How we hear

To understand the various causes of hearing loss and how the many features of Siemens hearing systems can help restore hearing, it is important to understand how the ear and the brain work together to enable us to hear.

How we hear

To understand hearing loss, it helps to understand how we hear. Your ear is an amazing organ that, very simply put, turns sound waves in the air into information in your brain — and sometimes emotions in your heart.

It can perceive sounds from barely audible to very loud, differentiate their loudness and distance, and pinpoint the direction of a sound source to an amazing degree of accuracy. The short movie on the following page will clearly demonstrate how your ear.

The ear

The human ear consists of three parts- the outer, middle, and inner ear.

ear and hearing

(pic: Ear and Hearing)

The outer ear:

consists of the visible part of the ear, also called the auricle, and the ear canal. What we call ‘noises’ are actually just ‘sound waves’, which are transmitted by the air. Sound waves are collected and guided through the ear canal to the eardrum. The eardrum is a flexible, circular membrane that vibrates when sound waves strike it.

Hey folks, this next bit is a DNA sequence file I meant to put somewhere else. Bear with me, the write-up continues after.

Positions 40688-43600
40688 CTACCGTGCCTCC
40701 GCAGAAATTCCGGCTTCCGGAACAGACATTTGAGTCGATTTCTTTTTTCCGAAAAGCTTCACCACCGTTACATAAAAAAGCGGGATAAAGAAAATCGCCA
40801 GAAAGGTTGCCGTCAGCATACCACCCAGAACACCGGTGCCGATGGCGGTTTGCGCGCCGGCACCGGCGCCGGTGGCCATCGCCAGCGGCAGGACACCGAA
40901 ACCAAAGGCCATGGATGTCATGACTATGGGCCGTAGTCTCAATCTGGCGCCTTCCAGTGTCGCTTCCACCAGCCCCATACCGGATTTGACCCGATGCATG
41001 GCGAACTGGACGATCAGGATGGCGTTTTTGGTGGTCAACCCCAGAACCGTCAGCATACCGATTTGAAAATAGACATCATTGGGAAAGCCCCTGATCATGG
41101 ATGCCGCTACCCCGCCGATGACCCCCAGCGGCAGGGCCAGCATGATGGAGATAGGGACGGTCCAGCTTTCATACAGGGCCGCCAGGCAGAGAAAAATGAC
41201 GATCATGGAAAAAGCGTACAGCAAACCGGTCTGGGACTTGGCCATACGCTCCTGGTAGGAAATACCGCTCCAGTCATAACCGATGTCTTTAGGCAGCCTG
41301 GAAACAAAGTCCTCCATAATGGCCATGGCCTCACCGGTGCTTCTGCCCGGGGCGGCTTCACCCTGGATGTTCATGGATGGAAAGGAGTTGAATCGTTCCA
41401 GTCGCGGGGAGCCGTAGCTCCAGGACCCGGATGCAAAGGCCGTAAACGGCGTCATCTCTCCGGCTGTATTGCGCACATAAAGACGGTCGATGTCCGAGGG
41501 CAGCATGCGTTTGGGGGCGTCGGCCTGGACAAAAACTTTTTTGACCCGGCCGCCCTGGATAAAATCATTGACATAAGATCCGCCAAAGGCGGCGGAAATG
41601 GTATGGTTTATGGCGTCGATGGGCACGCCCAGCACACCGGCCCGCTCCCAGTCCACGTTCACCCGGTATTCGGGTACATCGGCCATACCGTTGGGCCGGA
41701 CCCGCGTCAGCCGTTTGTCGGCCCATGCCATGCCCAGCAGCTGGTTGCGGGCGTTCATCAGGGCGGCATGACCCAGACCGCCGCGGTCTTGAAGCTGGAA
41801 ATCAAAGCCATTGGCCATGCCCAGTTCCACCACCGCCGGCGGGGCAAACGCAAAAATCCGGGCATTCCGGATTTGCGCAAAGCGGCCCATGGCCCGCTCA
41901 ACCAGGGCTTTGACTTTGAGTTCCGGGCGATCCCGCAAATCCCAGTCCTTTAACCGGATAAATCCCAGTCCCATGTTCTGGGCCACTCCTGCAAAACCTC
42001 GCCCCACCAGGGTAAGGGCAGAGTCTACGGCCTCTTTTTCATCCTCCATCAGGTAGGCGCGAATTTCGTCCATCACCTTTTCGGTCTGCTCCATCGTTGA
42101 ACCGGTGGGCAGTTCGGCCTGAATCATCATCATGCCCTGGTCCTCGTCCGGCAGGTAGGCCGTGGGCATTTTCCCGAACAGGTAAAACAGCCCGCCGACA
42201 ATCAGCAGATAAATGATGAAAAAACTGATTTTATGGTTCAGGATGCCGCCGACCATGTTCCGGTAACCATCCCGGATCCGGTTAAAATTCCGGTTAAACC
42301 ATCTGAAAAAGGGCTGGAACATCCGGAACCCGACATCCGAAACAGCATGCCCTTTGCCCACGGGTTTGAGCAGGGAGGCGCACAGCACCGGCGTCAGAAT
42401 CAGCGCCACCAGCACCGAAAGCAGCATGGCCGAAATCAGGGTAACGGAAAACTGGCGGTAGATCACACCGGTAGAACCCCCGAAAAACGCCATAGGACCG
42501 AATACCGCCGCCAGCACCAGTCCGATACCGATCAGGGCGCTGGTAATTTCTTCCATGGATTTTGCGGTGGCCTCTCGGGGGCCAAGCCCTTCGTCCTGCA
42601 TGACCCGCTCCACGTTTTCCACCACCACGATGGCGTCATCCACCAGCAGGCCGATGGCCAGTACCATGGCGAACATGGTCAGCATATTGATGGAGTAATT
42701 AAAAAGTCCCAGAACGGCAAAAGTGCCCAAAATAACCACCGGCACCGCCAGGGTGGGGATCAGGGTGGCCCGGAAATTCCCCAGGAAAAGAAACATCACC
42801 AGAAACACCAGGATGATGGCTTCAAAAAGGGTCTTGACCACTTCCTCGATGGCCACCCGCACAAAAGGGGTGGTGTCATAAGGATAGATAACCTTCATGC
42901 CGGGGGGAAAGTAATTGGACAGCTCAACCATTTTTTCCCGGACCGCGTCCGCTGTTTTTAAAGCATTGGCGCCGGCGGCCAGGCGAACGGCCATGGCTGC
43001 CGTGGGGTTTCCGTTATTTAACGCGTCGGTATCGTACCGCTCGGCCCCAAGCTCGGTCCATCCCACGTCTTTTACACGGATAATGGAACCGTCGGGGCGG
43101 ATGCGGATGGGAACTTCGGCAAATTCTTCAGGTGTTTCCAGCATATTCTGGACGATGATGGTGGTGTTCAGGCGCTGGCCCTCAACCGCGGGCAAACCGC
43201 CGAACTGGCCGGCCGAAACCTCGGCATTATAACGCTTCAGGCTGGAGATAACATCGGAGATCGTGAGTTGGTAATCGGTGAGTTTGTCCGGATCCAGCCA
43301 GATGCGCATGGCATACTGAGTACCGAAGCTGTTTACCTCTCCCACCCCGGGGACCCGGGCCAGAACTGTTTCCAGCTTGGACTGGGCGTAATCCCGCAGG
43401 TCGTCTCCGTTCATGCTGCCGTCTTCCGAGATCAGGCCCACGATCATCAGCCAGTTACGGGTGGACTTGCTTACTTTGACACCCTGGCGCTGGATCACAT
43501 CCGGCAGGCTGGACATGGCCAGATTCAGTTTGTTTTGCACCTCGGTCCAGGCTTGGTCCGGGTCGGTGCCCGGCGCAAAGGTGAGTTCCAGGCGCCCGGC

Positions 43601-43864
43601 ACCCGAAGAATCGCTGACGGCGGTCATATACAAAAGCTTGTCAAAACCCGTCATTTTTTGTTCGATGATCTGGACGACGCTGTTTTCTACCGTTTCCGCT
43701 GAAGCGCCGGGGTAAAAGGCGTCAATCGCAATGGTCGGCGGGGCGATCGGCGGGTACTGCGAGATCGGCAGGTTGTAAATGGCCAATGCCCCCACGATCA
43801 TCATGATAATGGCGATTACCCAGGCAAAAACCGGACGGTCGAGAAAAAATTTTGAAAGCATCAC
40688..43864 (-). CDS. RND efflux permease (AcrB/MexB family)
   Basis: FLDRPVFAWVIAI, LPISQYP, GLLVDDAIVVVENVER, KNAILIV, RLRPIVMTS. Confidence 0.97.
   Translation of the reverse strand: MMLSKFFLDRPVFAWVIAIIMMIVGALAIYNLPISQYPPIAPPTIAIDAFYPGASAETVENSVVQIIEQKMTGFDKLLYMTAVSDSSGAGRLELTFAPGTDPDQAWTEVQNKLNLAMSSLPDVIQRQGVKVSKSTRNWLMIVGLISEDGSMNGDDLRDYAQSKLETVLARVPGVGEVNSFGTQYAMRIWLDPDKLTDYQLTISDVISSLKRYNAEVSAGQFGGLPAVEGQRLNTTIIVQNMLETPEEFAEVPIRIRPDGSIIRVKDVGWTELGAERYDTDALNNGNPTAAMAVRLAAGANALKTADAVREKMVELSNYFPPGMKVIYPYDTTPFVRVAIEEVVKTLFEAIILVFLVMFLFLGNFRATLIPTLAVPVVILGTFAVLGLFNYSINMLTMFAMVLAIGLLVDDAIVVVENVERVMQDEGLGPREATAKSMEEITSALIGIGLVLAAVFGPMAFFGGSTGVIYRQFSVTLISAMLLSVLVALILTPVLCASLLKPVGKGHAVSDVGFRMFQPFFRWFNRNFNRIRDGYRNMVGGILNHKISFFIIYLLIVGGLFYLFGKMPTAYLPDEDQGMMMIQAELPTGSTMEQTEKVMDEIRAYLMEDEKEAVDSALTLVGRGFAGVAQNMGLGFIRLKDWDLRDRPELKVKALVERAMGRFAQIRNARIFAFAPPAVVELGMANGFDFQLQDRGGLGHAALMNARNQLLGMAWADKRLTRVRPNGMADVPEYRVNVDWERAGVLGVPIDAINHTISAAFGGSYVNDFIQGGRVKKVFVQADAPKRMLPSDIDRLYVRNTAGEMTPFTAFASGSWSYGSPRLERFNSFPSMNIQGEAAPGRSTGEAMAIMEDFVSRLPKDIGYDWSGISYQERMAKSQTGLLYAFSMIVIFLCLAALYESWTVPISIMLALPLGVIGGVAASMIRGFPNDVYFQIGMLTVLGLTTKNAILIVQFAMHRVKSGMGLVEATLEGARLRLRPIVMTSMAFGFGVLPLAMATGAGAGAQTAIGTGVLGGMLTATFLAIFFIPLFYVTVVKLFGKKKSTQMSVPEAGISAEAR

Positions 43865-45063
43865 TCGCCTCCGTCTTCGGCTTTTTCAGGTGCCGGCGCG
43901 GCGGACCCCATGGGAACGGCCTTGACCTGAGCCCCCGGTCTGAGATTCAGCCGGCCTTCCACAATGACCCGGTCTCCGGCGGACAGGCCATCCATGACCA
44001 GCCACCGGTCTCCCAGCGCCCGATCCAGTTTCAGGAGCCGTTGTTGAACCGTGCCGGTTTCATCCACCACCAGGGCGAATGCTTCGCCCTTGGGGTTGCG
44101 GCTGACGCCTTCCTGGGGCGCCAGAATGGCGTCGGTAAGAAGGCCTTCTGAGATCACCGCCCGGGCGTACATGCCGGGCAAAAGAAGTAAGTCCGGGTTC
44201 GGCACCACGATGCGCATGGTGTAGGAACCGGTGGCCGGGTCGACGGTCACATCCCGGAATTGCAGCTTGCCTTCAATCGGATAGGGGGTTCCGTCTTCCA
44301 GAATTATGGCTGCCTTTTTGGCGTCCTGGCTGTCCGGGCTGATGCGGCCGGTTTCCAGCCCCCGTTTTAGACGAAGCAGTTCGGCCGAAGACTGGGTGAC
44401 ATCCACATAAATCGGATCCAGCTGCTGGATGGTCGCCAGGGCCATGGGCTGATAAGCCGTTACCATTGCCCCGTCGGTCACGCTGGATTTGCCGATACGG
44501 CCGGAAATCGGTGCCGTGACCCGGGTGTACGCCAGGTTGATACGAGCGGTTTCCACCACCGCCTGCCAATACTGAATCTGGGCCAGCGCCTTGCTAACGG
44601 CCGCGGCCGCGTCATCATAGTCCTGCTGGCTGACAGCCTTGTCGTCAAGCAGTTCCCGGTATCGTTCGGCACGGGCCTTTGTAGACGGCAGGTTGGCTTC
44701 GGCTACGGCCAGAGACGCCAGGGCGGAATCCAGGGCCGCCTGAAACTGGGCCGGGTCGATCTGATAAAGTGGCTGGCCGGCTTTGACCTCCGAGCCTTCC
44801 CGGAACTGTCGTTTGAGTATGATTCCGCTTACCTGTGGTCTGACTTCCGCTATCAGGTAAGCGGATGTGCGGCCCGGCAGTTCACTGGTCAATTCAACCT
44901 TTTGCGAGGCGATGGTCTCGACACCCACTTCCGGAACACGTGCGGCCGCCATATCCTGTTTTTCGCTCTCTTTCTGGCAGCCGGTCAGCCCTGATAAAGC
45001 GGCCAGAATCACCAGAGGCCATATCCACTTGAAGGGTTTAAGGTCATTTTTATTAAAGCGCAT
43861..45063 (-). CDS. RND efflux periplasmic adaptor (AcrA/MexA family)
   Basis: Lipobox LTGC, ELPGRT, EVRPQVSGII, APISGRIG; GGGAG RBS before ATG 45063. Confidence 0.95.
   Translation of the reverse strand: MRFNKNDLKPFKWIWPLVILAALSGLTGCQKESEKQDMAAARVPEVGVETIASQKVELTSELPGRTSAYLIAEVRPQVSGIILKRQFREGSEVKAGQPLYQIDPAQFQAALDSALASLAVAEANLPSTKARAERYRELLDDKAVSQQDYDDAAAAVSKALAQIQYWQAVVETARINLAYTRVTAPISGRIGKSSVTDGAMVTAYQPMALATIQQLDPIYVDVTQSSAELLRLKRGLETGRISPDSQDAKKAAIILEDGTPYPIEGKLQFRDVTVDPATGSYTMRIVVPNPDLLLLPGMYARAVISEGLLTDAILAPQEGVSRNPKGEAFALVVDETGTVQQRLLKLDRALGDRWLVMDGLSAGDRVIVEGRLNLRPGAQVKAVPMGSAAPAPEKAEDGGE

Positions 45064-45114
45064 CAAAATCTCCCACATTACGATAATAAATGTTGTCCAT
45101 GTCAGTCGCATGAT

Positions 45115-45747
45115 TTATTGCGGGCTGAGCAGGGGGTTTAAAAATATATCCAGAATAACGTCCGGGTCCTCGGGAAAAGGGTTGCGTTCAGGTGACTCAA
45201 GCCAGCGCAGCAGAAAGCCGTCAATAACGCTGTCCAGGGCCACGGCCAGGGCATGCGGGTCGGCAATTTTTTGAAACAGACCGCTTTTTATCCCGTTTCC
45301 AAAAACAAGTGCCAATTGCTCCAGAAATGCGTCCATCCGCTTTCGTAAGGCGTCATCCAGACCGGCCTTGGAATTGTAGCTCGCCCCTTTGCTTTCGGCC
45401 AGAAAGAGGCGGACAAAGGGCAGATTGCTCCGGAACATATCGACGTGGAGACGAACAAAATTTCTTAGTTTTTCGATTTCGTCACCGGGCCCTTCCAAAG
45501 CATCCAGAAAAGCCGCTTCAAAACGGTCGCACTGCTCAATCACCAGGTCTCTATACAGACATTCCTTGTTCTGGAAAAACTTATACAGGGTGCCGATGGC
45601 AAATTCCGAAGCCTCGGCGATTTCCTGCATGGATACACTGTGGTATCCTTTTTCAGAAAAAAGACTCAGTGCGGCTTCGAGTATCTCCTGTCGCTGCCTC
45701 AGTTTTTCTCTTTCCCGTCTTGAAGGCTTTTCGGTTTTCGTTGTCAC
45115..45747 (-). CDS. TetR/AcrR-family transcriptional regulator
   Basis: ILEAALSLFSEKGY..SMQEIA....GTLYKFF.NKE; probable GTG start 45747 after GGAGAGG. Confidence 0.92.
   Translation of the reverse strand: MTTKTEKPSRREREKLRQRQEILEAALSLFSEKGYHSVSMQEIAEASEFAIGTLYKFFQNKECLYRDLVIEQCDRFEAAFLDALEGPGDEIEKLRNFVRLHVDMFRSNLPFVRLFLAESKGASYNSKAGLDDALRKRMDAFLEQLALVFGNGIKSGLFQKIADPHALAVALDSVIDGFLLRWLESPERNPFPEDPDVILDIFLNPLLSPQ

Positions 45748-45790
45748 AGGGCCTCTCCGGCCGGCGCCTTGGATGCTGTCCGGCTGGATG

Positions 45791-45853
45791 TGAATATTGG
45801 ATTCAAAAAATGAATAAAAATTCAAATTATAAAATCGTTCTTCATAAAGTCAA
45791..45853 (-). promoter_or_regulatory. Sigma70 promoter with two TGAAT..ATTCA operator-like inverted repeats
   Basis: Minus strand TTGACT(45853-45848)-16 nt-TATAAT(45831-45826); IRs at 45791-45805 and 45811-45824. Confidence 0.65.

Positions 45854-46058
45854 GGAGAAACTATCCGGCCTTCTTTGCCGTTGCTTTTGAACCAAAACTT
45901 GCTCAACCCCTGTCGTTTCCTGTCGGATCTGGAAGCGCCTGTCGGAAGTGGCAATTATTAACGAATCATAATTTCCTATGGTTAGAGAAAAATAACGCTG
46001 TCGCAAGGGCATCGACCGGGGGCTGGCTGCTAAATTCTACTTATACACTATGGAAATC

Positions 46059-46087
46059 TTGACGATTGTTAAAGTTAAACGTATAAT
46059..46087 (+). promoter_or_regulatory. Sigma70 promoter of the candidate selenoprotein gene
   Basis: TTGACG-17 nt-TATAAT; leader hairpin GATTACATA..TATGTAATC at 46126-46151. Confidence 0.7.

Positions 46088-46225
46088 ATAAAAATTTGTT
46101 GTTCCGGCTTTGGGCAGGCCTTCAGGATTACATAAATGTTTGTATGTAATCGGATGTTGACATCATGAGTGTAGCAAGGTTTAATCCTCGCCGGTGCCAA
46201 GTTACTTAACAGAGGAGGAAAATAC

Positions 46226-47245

The middle ear:

is an air-filled space separated from the outer ear by the eardrum, or the tympanic (pronounced: tim-`pa-nik) membrane. In the middle ear are three tiny bones: malleus, incus, and stapes, often referred to as the hammer, the anvil, and the stirrup. They are collectively known as the ossicles. These form a bridge from the eardrum to the inner ear. The ossicles also vibrate in response to movements of the eardrum and in doing so, amplify and relay the sound to the inner ear via the oval window.

The inner ear:

referred to as the cochlea (pronounced: kohk-le-a), is similar in shape to a snail shell. It contains several membranous sections filled with fluids. When the ossicles conduct sound to the oval window, the fluid begins to move, thus stimulating the minute hearing nerve cells, called hair cells, inside the cochlea. These hair cells in turn send electrical impulses via the auditory nerve to the brain where it will be interpreted as sound.


The loudness of sound is measured in units called decibels, abbreviated “dB”. A decibel unit expresses the relative intensity of sounds on a scale from zero for the average least perceptible sound to about 100 dB, which is near the level most people find uncomfortably loud. Normal speech is around 50 to 60 dB. The following chart demonstrates the sound scale in decibels.

When an individual is over-exposed to excessive loudness, sensitive structures of the inner ear, such as hair cells, can be damaged, causing noise-induced hearing loss (NIHL).